By Robin Winter
Why do I need an editor? I can read– in fact I’m really good at that. I can get all those great advice books that tell me how to self-edit, and then I’m there, right?
No. The answer is no. You need those advice books to help you revise so you can then get into the hands of a really good editor, because you don’t want to take raw novels or manuscripts to an editor and waste her time and your money. If an editor has to go through your manuscript ten times to get all the slag out, his or her mind will be tired, and will start missing things that need work, like what happened to the flavor and the leavening.
I’m not talking about a line edit. You should take care of that before your work gets into an editor’s hands. Grammar, spelling, punctuation; if in doubt look it up. I know I already said this but don’t waste her attention and your bank account having her fix those details.
Yes, get rid of the passive voice, all those elegant slowing down transitory verb forms. Do a search and destroy for too many ‘that’ and ‘as’ and ‘-ing’ and other favorite words of yours. ‘Simply’, ‘only’, ‘and’… the word ‘just’ keeps jumping into my prose, I’ve noticed. Seek your favorite terms and favorite phrases and delete or rephrase all but the few that you must have. Get rid of the various clever alternate forms of ‘said’ and let ‘said’ sit wherever it’s needed, because that is our modern trope and you need to embrace it. No beginning any sentence outside of quotation marks with ‘And’. Plus no exclamation points!
Get the point of view cleaned up as much as you can. No more jumping about from head to head in one scene. Pare it down, make it clear and clean for the reader. Discipline. You’ll still miss some point of view problems, but take out all you can find. The fresher you can keep your editor’s mind, the less distracted by the unpredictable and weird, the better the work he or she can do.
Take the manuscript to your writers’ group. Priceless free advice…. You don’t have to take every comment to heart– you can exercise discretion. Keep a tally of the most painful comments and if two or three readers make the same remark that bugs the heck out of you, I’m sorry, you need to review and fix the issue.
After this, look at the editor question.
Good editing costs, a lot, unless you’re incredibly lucky with a writer’s group full of professionals, or have a crazy good agent. I haven’t had an edit like the one my agent gave Night Must Wait ever before, or since, and then the publisher undid part of it. (These things happen, and you need to be accepting. The publisher really does have final word, unless you’re willing to break your contract.)
A real edit may redraft the book. It’s an act of genius. The editor needs to love your genre and your concept, in order to reconfigure the work and recast the shape of it. Yes, it will hurt. We all start writing in the wrong places and sometimes we don’t even understand who’s the real main character. Don’t just go for the best editor you can find; he or she must feel sympathy for the genre and kind of writing you do. Otherwise you won’t see your manuscript back for months on end, and it will not return with the insights you need. It will have lost its loft, and its flavor.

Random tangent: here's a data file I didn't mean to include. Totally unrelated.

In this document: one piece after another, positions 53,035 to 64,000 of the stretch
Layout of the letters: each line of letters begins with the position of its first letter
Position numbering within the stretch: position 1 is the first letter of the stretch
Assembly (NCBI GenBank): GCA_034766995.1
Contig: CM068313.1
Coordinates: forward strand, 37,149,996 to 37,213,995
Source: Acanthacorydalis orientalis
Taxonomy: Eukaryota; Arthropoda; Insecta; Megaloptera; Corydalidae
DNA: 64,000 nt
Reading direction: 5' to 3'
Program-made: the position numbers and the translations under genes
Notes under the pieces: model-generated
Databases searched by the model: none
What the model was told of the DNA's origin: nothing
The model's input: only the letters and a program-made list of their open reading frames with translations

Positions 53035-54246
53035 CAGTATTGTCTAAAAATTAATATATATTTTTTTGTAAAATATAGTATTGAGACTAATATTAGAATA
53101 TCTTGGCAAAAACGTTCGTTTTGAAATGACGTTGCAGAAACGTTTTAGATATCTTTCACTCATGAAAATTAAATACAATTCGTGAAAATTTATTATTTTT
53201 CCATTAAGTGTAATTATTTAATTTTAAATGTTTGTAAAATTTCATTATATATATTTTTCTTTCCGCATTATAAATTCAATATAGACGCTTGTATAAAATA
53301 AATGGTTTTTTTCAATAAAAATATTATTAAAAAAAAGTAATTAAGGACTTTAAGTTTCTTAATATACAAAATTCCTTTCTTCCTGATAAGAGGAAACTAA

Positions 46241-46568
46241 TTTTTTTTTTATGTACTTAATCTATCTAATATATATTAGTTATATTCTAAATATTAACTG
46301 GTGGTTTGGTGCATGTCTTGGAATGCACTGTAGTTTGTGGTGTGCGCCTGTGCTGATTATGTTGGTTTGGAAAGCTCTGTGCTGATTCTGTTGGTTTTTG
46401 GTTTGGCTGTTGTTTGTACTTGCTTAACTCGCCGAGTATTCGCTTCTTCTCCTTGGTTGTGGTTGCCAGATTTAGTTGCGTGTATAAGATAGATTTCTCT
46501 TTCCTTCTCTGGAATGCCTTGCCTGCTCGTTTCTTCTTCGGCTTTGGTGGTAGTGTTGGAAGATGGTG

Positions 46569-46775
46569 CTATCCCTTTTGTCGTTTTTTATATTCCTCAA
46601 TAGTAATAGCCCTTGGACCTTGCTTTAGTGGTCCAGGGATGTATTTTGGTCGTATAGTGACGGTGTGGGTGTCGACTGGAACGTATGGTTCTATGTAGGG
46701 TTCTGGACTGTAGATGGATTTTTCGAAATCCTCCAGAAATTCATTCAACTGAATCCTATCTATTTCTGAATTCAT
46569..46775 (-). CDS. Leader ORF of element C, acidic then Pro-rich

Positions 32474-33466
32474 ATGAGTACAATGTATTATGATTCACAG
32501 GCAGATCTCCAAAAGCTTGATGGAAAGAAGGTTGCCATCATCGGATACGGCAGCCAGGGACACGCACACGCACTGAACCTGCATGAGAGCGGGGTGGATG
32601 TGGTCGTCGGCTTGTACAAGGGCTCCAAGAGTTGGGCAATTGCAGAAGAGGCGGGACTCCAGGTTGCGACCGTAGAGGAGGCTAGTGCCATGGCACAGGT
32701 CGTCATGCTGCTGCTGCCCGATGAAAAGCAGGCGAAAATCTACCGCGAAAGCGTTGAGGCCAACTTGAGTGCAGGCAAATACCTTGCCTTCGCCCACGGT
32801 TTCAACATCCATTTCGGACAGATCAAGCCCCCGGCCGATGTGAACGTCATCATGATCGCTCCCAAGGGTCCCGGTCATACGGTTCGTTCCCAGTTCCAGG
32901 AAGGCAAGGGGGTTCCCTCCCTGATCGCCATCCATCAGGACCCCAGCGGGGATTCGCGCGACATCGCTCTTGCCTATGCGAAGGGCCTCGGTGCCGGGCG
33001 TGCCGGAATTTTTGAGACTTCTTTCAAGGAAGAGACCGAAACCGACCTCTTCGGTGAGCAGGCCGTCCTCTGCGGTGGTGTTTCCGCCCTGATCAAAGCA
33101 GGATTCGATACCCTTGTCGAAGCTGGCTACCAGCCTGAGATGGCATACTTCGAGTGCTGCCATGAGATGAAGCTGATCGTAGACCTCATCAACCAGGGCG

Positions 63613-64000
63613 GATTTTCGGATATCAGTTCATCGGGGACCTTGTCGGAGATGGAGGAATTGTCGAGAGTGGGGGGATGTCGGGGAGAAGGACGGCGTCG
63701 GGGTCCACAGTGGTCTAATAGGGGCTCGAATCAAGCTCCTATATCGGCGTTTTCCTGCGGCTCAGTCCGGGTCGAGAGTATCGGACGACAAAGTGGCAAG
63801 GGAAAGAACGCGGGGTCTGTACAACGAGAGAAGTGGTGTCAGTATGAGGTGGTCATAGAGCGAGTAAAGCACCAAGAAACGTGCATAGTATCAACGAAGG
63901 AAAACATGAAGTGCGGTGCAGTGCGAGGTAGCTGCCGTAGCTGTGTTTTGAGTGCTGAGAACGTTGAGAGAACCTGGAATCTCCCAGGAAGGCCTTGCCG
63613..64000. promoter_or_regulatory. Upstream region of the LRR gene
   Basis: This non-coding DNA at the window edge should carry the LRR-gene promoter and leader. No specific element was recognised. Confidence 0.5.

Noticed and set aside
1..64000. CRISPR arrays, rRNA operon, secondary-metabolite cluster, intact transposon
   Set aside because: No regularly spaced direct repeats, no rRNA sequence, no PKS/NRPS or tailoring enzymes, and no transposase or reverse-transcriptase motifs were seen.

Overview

On Watch the Shadows, my agent did a strong edit, not as wild and complete as the Night Must Wait edit, but she gave me search and destroy words and phrases. Had me mark every ‘and’ for example, and take out as many as possible.
Next, the manuscript went under the knife again, through three readers, then the publisher’s editor. All had changes and suggestions. I still found a batch of errors I needed to fix in my reading of the Advance Reader’s Copy and then one of my review readers found three more. I’m not offering a prize for finding errors in the published book because I know that something always escapes the sieve.
Did you watch the movie “Super 8“? It is a perfect example of everything people who teach at writing conferences will tell you a story should be. You should see it. if you missed out. It’s perfect, but it has no heart. Perfect structure, foreshadowing, pacing, suspense, spare scenes, snappy conflict-filled dialogue, taking us where we don’t want to go… BUT… I would happily go back and watch that movie over again even though I have this problem with it. There’s a lot it has to teach and it’s good fun, yet it brings no tears. My throat doesn’t tighten.
The moral of that is, even the best editor can make a polished product that lacks heart. The heart has to be yours. Touches of raw emotion– some of those must stay, and that’s up to you, the writer. That’s why we still need the writer, to shove the beating heart full of blood into the story and make us worry that heart will burst.
About the editing, as far as I’m concerned, the big trick is you need someone who sees the story from outside– can pluck it out of your forest of words, and see where it works and how, and see how to actually break all its parts and reset them. It’s not the line edit, it’s the release of a true story that a good editor accomplishes.
Done right, it’s a miracle.